An inescapable urge because the servant is not always willing. The deep, relentless, inescapable urge may disquietingly coexist with a nearly equally strong and persistent desire to flee from the ministry of the gospel as far as it is possible to go. The subjective aspect of the calling is not without doubts. I was never able to say, as some have said, that I always knew I wanted to be a minister. That there are doubts should not trouble a man who is considering the ministry, and in the face of them he must pray for God to make his will known and quietly continue going about preparing himself for the ministry.
Through this preparation for the ministry the Lord also makes known his will. There are objective considerations. There must be an aptitude and desire for the work, a peace of mind in the studies themselves despite their rigor, and a will to continue. This includes the study of the various courses and subjects required by the seminary for entrance. It is of great benefit in preparation for the ministry that a thorough liberal arts education is required if for no other reason than that it tests a man’s will and ability to study, an activity so vital for the ministry of the gospel. The seminary itself is also the means God uses to prepare and confirm the calling to the ministry, speaking loudly through the studies there.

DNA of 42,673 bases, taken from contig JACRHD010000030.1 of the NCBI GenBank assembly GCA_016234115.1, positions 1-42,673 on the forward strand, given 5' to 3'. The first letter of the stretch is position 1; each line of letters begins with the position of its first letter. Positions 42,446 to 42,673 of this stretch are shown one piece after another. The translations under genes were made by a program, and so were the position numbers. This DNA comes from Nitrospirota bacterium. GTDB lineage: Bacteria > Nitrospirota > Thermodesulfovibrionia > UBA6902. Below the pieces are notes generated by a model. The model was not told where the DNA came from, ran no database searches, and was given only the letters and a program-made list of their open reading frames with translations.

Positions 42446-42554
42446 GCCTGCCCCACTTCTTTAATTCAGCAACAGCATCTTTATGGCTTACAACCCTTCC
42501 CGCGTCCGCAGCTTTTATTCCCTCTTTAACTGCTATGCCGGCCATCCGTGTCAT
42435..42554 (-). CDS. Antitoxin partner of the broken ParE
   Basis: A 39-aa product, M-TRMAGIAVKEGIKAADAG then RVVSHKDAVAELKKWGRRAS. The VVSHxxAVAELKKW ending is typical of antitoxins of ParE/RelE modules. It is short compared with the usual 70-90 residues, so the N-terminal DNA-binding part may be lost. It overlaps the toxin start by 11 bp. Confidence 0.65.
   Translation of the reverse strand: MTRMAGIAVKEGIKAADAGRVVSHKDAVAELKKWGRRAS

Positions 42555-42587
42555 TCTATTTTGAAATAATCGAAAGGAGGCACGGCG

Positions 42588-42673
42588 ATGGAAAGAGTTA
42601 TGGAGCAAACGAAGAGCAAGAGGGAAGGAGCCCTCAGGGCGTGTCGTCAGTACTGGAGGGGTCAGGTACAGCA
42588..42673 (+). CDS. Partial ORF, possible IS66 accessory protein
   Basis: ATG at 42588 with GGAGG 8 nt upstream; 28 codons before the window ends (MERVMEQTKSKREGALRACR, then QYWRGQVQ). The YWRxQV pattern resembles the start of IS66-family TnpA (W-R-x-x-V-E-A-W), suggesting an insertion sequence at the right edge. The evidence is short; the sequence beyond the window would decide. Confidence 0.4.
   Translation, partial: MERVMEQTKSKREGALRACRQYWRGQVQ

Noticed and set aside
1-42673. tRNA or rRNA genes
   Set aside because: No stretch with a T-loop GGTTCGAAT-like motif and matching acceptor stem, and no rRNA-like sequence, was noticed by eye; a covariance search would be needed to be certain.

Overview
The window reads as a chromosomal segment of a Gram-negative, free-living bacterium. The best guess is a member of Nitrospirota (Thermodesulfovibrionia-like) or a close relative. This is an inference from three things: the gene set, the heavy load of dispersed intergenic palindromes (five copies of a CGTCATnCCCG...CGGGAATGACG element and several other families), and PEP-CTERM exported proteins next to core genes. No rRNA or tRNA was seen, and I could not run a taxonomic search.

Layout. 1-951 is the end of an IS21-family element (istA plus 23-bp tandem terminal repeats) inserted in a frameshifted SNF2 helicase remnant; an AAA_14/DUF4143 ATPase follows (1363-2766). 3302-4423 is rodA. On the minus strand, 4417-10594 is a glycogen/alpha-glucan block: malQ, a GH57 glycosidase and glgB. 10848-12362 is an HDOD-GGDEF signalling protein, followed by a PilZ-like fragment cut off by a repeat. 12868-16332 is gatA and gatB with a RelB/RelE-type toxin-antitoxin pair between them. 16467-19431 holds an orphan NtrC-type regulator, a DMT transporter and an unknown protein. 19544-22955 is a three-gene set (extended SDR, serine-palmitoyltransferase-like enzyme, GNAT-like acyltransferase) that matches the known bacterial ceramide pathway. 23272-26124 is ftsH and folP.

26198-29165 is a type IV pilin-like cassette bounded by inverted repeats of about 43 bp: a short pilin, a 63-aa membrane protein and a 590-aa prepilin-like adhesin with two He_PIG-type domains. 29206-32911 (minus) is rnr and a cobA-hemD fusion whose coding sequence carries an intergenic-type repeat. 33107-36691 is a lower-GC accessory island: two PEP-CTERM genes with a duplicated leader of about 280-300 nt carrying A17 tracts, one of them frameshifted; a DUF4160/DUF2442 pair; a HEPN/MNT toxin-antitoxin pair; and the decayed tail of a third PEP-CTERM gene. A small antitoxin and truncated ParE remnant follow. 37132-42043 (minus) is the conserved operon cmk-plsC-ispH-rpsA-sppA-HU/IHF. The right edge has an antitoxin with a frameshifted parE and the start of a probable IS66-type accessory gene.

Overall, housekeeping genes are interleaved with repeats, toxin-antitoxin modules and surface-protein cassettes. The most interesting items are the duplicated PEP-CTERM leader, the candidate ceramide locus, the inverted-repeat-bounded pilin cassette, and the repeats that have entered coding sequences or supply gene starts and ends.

The confirmation of the subjective aspect of the calling—the objective calling—comes in the call from the church. Then and only then can a man answer “Yes, truly, with all my heart” to the first question of the form for his ordination: “I ask you whether thou feelest in thy heart that thou art lawfully called of God’s church, and therefore of God himself, to this holy ministry?” This question is not about a man’s feelings, nor about the subjective calling, but whether he considers the lawful call of the church the call of God himself. Does he believe that by the church God calls men—sends them—to preach the gospel? That objective calling by the church must be the strength of the subjective calling in his heart, too, of his conviction that God called him.
Then in faithfulness to the Lord who sends him and for the good of the flock in which Christ has made him a minister, let him give himself wholly to preaching. It is God’s power to salvation and the reason the Lord has called and sent him, because the flock—Christ’s people—cannot hear without a preacher.